If this blog entry is posted when I think it is going to be, then you shall be reading this just as I am recovering from a rather busy weekend. There are some of you who may remember how, in a previous post, I wrote about being a role-player and boardgamer. Well, I am not alone.

One of the ways that role-players and boardgames get to meet others involved in the hobby is by going to conventions – and the UK has a thriving convention scene. There are conventions every month. Indeed, there are times of the year when there seem to be conventions every week! And the biggest one has just taken place at the NEC in Birmingham. I am writing about the UK Games Expo.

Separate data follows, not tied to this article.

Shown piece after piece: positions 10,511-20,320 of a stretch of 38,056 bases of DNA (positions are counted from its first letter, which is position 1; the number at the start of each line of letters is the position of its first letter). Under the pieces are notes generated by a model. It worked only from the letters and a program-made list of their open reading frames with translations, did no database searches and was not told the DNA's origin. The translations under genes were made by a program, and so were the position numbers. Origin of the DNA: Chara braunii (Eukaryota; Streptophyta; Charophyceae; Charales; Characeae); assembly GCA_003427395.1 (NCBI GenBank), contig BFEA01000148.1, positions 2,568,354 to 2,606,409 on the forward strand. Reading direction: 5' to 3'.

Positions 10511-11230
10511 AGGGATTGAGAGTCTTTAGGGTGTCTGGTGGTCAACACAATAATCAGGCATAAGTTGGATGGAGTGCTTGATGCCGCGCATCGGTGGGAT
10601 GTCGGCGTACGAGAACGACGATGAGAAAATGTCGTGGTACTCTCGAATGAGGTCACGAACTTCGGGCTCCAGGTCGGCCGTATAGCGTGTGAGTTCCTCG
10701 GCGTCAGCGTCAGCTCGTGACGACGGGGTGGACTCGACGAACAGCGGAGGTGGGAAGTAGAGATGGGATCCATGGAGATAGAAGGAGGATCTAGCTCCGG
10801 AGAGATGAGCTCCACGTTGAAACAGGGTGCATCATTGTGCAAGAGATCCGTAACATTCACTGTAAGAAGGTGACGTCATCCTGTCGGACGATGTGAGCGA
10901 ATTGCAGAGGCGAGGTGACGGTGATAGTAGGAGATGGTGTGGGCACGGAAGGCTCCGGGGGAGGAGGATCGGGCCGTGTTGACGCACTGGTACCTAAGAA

The UK Games Expo usually takes place over three days during the first weekend in June. It is the largest gaming convention in the UK. It is probably the largest dedicated gaming convention in Europe (the Essen Games Fair is bigger, but is almost exclusively a traders’ show), and it is a serious rival to GenCon Indy in the USA. For three days, tens of thousands of gamers come from across the UK and Europe. They congregate at the NEC to shop, trade, meet, greet, with gamer-themed shows, go to seminars and – most importantly! – game. There is plenty of that at UK Games Expo: demonstration games, tournaments, organised play sessions and thousands of seats for people to bring along and play their own games.